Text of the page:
‘Shrek’ glasses going over like a lead balloon
Cadmium-tainted glasses the latest recalled item to leave parents throwing up their hands in frustration
Lorena Ortiz worries about toys, jewelry – and now “Shrek” glasses – getting recalled because of toxic metals.
With two small children at home, Oritz, of Fort Worth, Texas, worries about products that should be safe for them to use.
“We keep hearing about this more and more often,” she said. “They should check to make sure it’s safe. It’s a responsibility they have.”
McDonald’s is the latest company to pull items off shelves, in this case 12 million “Shrek”-themed glasses. The company on June 4 asked customers to stop using the glasses and is offering refunds.
The Consumer Product Safety Commission said that cadmium was found in the painted design and that “long-term exposure to cadmium can cause adverse health effects.”
That comes on the heels of other items restricted because of lead concerns, ranging from Miley Cyrus necklaces and bracelets pulled by Walmart last month to dirt bikes and recreational vehicles for youths restricted last year because of a federal rule geared to keeping lead-filled toys out of children’s hands and mouths.
“There’s a concern,” said Luis Ortiz, Lorena’s husband. “It’s getting unsafe for little things that should be safe.”
A child who consumes significant levels of lead can develop brain damage, kidney damage, colic, anemia and muscle weakness, according to the Centers for Disease Control and Prevention.
Cadmium, a byproduct of smelting metals such as lead and zinc, is used in products including paints, plastics and rechargeable batteries and is found in cigarettes.
Low levels are in water, air and foods such as fruits and vegetables that may be grown in soil that has cadmium.
“Cadmium is very carcinogenic,” said Stathis Meletis, professor and chairman of materials science and engineering at the University of Texas at Arlington.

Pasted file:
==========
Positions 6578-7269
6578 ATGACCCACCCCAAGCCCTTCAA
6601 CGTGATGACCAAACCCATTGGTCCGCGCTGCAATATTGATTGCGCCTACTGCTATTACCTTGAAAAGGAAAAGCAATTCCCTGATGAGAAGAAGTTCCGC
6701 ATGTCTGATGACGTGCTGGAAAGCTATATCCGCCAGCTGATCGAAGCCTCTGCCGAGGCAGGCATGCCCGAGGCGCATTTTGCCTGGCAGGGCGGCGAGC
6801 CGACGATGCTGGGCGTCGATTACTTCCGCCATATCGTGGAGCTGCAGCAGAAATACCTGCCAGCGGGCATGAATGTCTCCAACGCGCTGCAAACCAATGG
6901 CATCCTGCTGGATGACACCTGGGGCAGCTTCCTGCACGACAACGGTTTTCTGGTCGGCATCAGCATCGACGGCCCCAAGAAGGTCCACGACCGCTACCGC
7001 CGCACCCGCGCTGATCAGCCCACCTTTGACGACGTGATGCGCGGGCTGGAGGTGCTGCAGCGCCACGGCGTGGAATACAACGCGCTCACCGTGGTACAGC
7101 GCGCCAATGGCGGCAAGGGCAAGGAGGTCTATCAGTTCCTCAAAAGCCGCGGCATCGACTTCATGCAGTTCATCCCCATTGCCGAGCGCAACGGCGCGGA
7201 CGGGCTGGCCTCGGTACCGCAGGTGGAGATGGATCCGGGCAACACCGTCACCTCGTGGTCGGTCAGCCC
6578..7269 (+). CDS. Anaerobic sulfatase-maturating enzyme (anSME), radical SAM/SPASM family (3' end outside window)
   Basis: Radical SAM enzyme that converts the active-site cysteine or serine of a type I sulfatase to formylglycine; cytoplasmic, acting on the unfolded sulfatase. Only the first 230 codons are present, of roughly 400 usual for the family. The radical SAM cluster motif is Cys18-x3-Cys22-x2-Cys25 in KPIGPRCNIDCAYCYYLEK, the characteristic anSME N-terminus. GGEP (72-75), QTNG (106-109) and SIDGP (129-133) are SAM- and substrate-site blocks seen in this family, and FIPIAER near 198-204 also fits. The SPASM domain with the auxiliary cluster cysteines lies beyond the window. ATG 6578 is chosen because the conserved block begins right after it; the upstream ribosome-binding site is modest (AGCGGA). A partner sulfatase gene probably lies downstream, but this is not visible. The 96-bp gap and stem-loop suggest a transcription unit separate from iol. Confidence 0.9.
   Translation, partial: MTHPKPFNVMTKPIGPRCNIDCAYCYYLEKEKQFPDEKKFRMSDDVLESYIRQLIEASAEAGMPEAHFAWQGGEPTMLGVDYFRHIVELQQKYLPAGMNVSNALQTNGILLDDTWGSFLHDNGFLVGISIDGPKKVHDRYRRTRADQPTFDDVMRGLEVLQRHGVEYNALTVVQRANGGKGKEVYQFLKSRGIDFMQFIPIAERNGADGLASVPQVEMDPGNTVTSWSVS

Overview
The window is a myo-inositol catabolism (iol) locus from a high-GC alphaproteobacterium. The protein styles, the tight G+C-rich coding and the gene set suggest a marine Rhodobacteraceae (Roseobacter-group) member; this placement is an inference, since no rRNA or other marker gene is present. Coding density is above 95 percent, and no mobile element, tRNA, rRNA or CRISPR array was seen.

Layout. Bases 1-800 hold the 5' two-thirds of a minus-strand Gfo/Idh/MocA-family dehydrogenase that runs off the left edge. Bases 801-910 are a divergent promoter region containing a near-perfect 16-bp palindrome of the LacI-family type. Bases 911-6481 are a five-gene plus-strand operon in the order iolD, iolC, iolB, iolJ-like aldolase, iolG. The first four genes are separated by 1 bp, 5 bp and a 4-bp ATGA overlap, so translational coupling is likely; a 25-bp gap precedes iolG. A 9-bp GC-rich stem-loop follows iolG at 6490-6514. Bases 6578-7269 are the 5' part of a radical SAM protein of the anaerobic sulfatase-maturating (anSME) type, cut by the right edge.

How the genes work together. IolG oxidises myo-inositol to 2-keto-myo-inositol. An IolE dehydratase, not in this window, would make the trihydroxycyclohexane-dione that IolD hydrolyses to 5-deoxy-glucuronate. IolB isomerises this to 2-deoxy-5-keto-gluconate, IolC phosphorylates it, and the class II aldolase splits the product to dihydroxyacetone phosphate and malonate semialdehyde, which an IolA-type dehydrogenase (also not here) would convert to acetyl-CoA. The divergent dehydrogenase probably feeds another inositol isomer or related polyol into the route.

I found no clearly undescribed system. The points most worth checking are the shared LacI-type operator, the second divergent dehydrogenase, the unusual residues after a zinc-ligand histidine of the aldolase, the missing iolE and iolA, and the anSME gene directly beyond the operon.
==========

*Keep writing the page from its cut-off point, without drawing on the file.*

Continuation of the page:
“A child can touch it, and it can transfer from the child’s hands, if they don’t wash their hands, into the body.”
Long-term exposure to cadmium can cause problems in brain development for the very young and lead to kidney failure or bone softening. Anyone with concerns that a child has had lengthy exposure to cadmium should contact a doctor, Meletis said.
In 2008, Congress passed the Consumer Product Safety Improvement Act, limiting the amount of lead allowed in toys or products for children to 600 parts per million.
That led to the restriction of dirt bikes and even older children’s books printed with ink that contained higher-than-allowed levels of lead.
As for cadmium, no more than 75 parts per million are allowed in paint for children’s toys.
In the McDonald’s case, a pigment in paint used on the “Shrek: Forever After 3D” collectible glasses contained cadmium.
The 16-ounce glasses came in four designs – Shrek, Fiona, Puss n’ Boots and Donkey – and had been sold for $2 each at McDonald’s restaurants nationwide since last month, according to the safety commission.
They were manufactured by ARC International of Millville, N.J.
“We believe the ‘Shrek’ glassware is safe for consumer use,” McDonald’s USA spokesman Bill Whitman told the Associated Press.
“However, again to ensure that our customers receive safe products from us, we made the decision to stop selling them and voluntarily recall these products effective immediately.”
The cadmium level came to light after someone tested the glasses and told U.S. Rep. Jackie Speier, D-Calif. Speier has proposed federal legislation to strictly limit cadmium in jewelry.
McDonald’s officials said on their website that they had an accredited third-party laboratory test the glasses before they were sold to the public and that those results showed that the glasses were “in compliance with all applicable federal and state requirements at the time of manufacture and distribution.”
But company officials said they decided a voluntary recall of the glasses would be appropriate.
Mia Sowell of Fort Worth doesn’t have any “Shrek” glasses but wouldn’t be especially concerned if she did.
“I try not to worry about it,” said Sowell, who has a 6-year-old son. “I think these days people are overly worried about things. I was born in 1970, and I’m sure I had a lead-based crib.
“I think we are making (children) too soft, worrying about every little thing,” she said. “If there’s no significant problem, I don’t worry about it.”